By Josh Peterson | Watchdog.org
The New York Times in an op-ed Sunday came out in support of a requirement for law enforcement to obtain a warrant before accessing a suspect’s smart phone.
IN A CROWD: The battle to have law enforcement obtain a warrant before searching electronic devices is now before the Supreme Court.
The op-ed appeared two days ahead of the Supreme Court taking up two cases involving cell phone location tracking.
“They are personal computers that happen to include a phone function,” said the New York Times, describing smartphones, ”and like any computer they can store or wirelessly retrieve enormous amounts of personal information: emails, photos and videos; document files; financial and medical records; and virtually everywhere a person has been.”
Justice Antonin Scalia, a conservative, is expected to play a crucial role in the decision, according to recent Los Angeles Times story highlighting his championing of the Fourth Amendment and opposition to unreasonable searches.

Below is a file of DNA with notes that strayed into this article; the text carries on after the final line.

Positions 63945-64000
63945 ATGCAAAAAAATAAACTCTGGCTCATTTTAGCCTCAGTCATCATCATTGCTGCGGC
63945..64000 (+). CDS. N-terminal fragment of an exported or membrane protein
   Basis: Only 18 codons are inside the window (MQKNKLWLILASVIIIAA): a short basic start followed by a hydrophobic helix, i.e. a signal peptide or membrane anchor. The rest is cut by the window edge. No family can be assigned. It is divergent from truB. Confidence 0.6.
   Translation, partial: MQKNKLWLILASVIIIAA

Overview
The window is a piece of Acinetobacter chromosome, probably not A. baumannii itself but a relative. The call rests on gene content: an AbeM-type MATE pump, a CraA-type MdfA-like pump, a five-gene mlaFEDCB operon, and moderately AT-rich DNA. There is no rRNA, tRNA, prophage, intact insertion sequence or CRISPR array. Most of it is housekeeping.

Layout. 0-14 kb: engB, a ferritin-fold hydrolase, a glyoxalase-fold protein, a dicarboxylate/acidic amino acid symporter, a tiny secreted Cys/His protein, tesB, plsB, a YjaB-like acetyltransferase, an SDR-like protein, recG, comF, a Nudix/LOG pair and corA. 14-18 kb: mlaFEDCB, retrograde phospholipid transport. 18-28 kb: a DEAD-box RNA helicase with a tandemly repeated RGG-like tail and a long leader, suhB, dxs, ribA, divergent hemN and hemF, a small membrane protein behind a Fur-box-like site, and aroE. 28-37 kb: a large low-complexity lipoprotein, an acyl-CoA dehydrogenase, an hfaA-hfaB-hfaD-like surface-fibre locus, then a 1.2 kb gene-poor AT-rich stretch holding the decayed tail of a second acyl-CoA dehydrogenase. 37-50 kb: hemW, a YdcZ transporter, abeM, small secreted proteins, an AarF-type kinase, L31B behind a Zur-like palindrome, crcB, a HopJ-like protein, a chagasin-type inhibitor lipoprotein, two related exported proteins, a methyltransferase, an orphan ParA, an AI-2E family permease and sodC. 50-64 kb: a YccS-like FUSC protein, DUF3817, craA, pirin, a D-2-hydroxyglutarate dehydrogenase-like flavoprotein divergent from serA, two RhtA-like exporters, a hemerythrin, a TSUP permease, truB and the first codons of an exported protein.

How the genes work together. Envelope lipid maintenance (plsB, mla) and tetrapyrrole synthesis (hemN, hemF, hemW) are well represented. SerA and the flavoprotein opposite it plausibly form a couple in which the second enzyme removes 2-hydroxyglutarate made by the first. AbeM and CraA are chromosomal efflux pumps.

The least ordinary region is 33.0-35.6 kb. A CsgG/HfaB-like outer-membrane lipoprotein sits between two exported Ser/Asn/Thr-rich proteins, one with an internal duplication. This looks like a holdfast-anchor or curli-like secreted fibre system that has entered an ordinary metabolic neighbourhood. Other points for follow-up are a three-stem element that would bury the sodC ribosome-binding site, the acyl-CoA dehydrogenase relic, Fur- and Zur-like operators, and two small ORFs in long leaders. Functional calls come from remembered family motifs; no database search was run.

Lawmakers in several states have battled to pass legislation requiring law enforcement to obtain a warrant before searching the contents and locations of electronic devices. In Missouri, residents could vote this fall on whether to codify electronic privacy protections into the state constitution.
“For better or worse, mobile phones have become repositories of our daily lives, and will become only more powerful over time,” said the New York Times.
“As a rule, the police should have to get a warrant to search them,” said the paper.
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